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Adhesives

Polymer Gets Sticky When Hit With Light

Materials Science: Inspired by mussel proteins, the polymer could be a useful medical adhesive

by Melissae Fellet
January 17, 2013

Glue Cue
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Credit: Jin Nishida
Visible light (yellow bolt) triggers a new catechol-containing polymer to become adhesive when o-nitrobenzyl groups cleave themselves off the polymer’s catechol groups.
20130117lnj1-catecholpolymer.jpg
Credit: Jin Nishida
Visible light (yellow bolt) triggers a new catechol-containing polymer to become adhesive when o-nitrobenzyl groups cleave themselves off the polymer’s catechol groups.

Mussels secrete a protein that helps them stick to underwater surfaces like rock, metal, or wood. Chemists have designed sticky polymers that mimic this protein, but these materials quickly set when exposed to air. To get more control with these adhesives, researchers from Japan have developed a mussel-mimicking polymer that sets only when hit by light (ACS Macro Lett., DOI: 10.1021/mz300524q). The polymer could be used as an adhesive for biomedical devices such as stents, the researchers say.

Mussel adhesion proteins are sticky because of an unnatural amino acid called 3,4-dihydroxy-L-phenylalanine, or L-DOPA. Oxygen in seawater oxidizes the catechol side chain of this amino acid, producing a benzoquinone group. Then lysines in the protein can attack the benzoquinone, connecting protein chains and forming a gel that attaches the bivalve to a surface.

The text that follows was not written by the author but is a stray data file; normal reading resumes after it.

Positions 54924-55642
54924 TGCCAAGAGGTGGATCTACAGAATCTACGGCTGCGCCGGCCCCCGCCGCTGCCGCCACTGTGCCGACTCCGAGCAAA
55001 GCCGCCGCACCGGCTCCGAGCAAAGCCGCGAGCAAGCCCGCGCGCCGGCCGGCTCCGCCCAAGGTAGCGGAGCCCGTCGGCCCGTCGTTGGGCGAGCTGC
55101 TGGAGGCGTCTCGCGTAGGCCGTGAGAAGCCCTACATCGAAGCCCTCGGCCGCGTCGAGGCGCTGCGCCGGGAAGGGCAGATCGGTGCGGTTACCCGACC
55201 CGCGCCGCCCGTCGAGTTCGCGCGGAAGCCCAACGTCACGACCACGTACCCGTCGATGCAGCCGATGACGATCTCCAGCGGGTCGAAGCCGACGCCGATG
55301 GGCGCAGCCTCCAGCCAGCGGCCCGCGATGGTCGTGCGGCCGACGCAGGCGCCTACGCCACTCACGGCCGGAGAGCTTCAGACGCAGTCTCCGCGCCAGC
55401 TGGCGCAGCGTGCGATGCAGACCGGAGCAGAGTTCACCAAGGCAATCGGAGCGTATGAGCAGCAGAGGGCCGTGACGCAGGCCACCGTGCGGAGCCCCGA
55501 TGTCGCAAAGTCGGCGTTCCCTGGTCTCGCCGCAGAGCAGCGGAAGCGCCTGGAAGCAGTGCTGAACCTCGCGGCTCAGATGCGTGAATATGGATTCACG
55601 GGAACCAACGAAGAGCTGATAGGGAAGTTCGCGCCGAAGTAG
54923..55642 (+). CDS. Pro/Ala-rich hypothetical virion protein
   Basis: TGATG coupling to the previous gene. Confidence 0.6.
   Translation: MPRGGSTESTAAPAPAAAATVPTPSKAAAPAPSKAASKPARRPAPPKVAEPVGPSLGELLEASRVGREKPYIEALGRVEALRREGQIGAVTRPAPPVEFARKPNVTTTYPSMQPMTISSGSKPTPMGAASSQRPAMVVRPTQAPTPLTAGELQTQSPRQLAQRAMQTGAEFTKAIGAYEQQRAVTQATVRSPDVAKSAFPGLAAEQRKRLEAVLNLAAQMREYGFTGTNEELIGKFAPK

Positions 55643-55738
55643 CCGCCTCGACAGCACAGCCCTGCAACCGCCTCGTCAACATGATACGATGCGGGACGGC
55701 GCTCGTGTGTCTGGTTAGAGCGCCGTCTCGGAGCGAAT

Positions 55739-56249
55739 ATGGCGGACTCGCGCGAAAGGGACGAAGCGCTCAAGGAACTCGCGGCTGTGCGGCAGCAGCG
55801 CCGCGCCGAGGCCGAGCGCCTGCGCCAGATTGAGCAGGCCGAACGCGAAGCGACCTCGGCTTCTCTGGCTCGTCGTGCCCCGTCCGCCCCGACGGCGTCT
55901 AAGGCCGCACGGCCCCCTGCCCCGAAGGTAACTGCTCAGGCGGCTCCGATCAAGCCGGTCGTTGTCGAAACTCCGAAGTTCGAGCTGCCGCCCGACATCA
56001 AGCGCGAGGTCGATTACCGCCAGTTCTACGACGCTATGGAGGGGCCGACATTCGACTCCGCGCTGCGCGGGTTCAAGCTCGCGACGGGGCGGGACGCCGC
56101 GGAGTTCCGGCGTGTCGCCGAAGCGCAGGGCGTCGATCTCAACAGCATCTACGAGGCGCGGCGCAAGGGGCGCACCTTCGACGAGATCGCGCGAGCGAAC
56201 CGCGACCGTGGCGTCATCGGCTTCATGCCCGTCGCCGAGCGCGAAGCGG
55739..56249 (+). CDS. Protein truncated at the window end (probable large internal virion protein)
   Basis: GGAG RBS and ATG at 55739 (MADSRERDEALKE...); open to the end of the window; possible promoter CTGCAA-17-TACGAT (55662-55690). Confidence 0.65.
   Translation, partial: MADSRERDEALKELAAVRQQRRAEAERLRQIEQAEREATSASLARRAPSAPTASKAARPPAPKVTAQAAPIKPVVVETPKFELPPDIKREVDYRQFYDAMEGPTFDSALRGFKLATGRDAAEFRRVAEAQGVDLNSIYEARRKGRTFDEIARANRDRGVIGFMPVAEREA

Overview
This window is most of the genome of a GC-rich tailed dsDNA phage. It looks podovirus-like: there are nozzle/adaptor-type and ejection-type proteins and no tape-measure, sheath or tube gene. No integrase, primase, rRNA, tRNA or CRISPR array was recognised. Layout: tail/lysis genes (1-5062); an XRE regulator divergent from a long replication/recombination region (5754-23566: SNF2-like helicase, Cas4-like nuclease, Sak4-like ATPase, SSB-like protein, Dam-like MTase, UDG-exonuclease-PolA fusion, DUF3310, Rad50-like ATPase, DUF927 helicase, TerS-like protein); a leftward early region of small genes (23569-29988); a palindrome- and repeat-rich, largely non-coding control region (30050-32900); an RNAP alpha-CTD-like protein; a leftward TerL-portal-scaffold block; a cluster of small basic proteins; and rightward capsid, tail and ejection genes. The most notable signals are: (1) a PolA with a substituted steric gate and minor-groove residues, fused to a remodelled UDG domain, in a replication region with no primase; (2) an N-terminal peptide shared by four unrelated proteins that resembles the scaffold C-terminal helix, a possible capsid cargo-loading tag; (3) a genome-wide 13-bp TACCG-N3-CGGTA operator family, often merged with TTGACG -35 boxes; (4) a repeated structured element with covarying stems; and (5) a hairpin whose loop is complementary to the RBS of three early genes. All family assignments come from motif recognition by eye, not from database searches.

Because catechol groups oxidize quickly, synthetic polymers that mimic the mussel proteins form a gel within minutes of being exposed to air. Atsushi Takahara, at Kyushu University, and his colleagues wanted to control the timing of gel formation. So they synthesized an acrylamide polymer containing catechols protected by o-nitrobenzyl groups to prevent oxidation. When hit with light, these nitrobenzyl groups cleave themselves off the catechol groups, allowing the polymer to be oxidized.

The new polymer set within 30 minutes after exposed to high-intensity visible light from a mercury-xenon lamp. To test the polymer’s adhesive strength, the team sandwiched the material between two glass plates, triggered gel formation with light, and then tried to pull the glass plates apart. The shear strength of the glue was similar to that of other commercial medical adhesives, such as ones used to seal cuts (Mater. Sci. Eng. C, DOI: 10.1016/j.msec.2005.03.006).

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Comments
Iris Lin (February 15, 2013 1:53 PM)
We're in dental business. Is it possible to use it in dental file as composition resin?

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